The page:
Preparing for a keynote at a polytechnic institute got me thinking about those readers who teach students how to do something, not something abstract like thinking, but how to execute some observable skill, such as ...
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Preparing for a keynote at a polytechnic institute got me thinking about those readers who teach students how to do something, not something abstract like thinking, but how to execute some observable skill, such as starting an IV, writing code, or wiring a circuit. Teaching skills, much like teaching in general, shares certain similarities that are relevant across a variety of degree programs. It’s good to review these and use them to take stock of how we can better help students learn specific skills.
A novice learns from an expert – Often, the novice is tremendously impressed by the skill of the expert who accomplishes a complicated task easily and efficiently. It looks effortless, and seeing flawless execution can be very motivational. The novice aspires to do what the expert has accomplished. And because it is done so well, it’s easy for the novice to conclude that learning it won’t be all that difficult.
An expert teaches a novice – Skill instruction relies on demonstrations. And let’s be honest: there’s a bit of showmanship involved and some enjoyment derived when students are impressed by what we can do. To the expert, it feels easy, natural. He or she knows exactly what to do and when to do it. What the expert may have forgotten is how it felt when he or she was learning the skill—the clumsiness, the awkward execution, the tension, and the fear of failure. Once a skill is mastered, the time, effort, and repeated attempts fade from memory. “It’s easy! You can do it,” the expert reassures the novice.
Learning most skills isn’t easy – It’s not as easy as the expert makes it look, and it’s not as easy as the learner thinks it might be. And if the expert claims that it’s easy and the novice’s first attempts are failures or faulty executions, then the novice starts to wonder. “Why can’t I do this? It looks easy, and the expert says it’s easy, but now I can’t do it. What does that say about me? Am I stupid?”
Mistakes are an inherent part of learning new skills – Making mistakes does not automatically equate with a lack of ability, but students continue to believe that ability matters more than effort. If the skill isn’t easily acquired, they begin to rationalize that they probably can’t learn it so why keep trying. Mistakes are how we learn, but our egos seem to take a bigger hit when we fail to learn a specific, demonstrable skill. There’s no way to fudge—the novice, the expert, and everyone else see the mistakes. Novices need to understand that learning from error is more powerful and enduring than executing something flawlessly on the first attempt. The good news is that corrected failures are also more visible and, therefore, easier to celebrate. Get that needle in the vein, develop a web page, or watch that circuit light up and we see the success instantly.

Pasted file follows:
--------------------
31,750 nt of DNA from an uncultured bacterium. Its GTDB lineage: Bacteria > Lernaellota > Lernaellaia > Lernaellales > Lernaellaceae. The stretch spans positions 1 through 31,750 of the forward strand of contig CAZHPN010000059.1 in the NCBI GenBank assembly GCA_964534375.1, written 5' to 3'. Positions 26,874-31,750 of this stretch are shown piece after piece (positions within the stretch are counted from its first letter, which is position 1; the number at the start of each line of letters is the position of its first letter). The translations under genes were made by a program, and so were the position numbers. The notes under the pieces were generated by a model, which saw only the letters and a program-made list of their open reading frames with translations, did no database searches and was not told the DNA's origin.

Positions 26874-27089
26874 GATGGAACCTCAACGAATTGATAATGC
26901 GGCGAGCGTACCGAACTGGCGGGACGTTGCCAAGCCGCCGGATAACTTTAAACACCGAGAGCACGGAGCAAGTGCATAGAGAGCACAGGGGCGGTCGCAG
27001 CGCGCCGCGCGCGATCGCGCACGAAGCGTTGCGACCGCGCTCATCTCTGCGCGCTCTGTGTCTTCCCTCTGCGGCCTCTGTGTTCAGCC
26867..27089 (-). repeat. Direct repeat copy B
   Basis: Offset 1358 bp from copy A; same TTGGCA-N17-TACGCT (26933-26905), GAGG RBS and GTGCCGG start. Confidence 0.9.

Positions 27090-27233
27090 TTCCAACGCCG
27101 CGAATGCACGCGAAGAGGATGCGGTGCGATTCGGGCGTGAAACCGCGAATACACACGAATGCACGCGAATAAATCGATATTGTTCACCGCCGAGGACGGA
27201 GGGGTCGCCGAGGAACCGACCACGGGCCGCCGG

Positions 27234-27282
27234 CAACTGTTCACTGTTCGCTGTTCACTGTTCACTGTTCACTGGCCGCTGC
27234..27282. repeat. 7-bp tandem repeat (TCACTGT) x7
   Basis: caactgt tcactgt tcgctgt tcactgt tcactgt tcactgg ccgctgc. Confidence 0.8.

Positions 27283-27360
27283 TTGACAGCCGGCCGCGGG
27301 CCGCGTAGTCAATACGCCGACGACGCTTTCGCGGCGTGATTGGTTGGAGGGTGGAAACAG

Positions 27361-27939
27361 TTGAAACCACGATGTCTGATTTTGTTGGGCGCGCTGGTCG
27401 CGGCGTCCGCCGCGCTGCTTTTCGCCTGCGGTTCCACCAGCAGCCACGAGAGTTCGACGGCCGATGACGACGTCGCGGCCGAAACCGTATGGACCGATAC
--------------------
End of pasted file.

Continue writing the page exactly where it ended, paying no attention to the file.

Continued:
Skill performance depends on practice – It looks easy because it’s been done a thousand times. Learning to do anything well requires hard work for the vast majority of learners. Look at high-performing athletes, musicians, or artists. Their lives center around practice, and even when they are excellent, the practice continues. What we’ve learned about “deliberate practice” documents that working on the less effective aspects of skill performance is what most improves performance. Novices typically underestimate the time and commitment excellent execution requires. Experts can help them correct those assumptions.
A good relationship with the expert makes learning skills easier – The awe and healthy respect novices feel for experts must be part of the relationship. There may even be hints of fear, but they’re balanced by the recognition that the expert wants the novice to master the skill and is there to help. Experts care about the novices and the skills. They have high expectations for both.
Skills develop better with honest feedback – Expert feedback must address what isn’t being executed well. The focus should be on the skill, not the person. “Here’s the problem, and here’s what needs to happen to fix the problem.” Expert feedback supports and encourages. “Keep trying.” “Be patient.” “Practice will improve your performance.” And when the skill starts looking better, there’s acknowledgment of progress. When it’s executed well, there’s praise, but nothing over the top. Mastering skills means there are always things that can be done better.